Next-generation sequencing (NGS) is an imperfect science. Inherent biases and errors are serious considerations that affect the reliability of results and the bottom line. Current NGS offerings have improved only incrementally over the years, leaving advancements in sample preparation as the sole way to elevate efficiency.

Target enrichment is a way to achieve more focused sequencing, with increased precision and savings in sequencing costs. However, the use of low-quality probes and suboptimal protocols result in the need for higher read depths to cover target sequences, which can considerably increase costs. In addition, standardized metrics to evaluate sequencing and target enrichment performance have yet to be fully realized, leaving users of the technology unsure how to improve results.

Twist Bioscience has focused on designing and manufacturing high-quality target enrichment probes, and on adding unique twists on established NGS protocols to deliver an NGS workflow with uniform and deep coverage. With a focus on uniform target capture, and a unique dsDNA probe design, confidence in sequencing reads is maximized, while minimizing sequencing costs. The results discussed in this article demonstrate that the methods Twist uses and recommends for NGS target enrichment are more efficient than other established protocols.

Coverage uniformity has a greater impact on efficient target capture

Although targeted NGS can reduce sequencing costs and make experiments more feasible, target enrichment techniques can introduce biases that compromise efficiency and lead to “wasted sequencing.” Inefficient target capture, due to suboptimal probes, results in some areas with low read depth which require increased sequencing to ensure high-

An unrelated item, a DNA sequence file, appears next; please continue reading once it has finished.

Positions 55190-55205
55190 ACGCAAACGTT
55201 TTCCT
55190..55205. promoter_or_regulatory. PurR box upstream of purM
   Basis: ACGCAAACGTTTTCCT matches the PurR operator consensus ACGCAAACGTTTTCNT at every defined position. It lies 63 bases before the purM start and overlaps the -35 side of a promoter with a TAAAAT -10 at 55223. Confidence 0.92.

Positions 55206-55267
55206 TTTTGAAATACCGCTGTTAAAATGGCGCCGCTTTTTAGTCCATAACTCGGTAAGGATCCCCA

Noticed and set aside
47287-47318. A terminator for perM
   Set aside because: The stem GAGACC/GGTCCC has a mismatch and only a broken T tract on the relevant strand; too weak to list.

confidence data. This leads to oversequencing of otherwise adequately covered regions and higher sequencing costs. Efficient target capture, using quality probes, is the key to reducing wasted sequencing.

The on-target rate and coverage uniformity are two metrics of probe panels that affect target capture efficiency and should be considered when choosing probes for target enrichment. The on-target rate refers to the percentage of probes that exclusively hybridize with, and capture, targeted regions. Coverage uniformity refers to the uniformity of target capture among the probe panel and can be expressed as the fold-80 base penalty (fold-80), calculated by the widely used Picard pipeline. Fold-80 is defined as the fold of additional sequencing required to ensure that 80% of the target bases achieve the mean coverage. The lower the on-target rate, or the higher the fold-80, the higher the capture inefficiency and wasted sequencing.

While uniformity and on-target rates are important metrics to achieve efficient sequencing, small improvements in uniformity have a much larger impact on increasing efficiency. Figure 1 shows the impact of fold-80 and the on-target rate on the proportion of target bases covered at 10× coverage or higher. Each colored curve represents a different fold-80, ranging from 1.1 to 2.0. The vertical thickness of each line represents the change in the on-target rate from 80 to 100%. For example, at 30× mean coverage—when fold-80 is fixed at 1.7 (blue curve)—an increase in the on-target rate from 80 to 100% results in an increase in the proportion of target bases covered by about 3%. In contrast, when the on-target rate is fixed at 100% (the top of curves), an increase in fold-80 from 1.7 to 1.4 (blue to green curve) results in an increase in the proportion of target bases covered by about 6%.

Twist Bioscience Figure 1
Figure 1. Effect of uniformity versus on-target rate on required depth of sequencing. Proportion of target bases covered at 10× or higher for changing on-target rates, fold-80 scores, and mean coverage.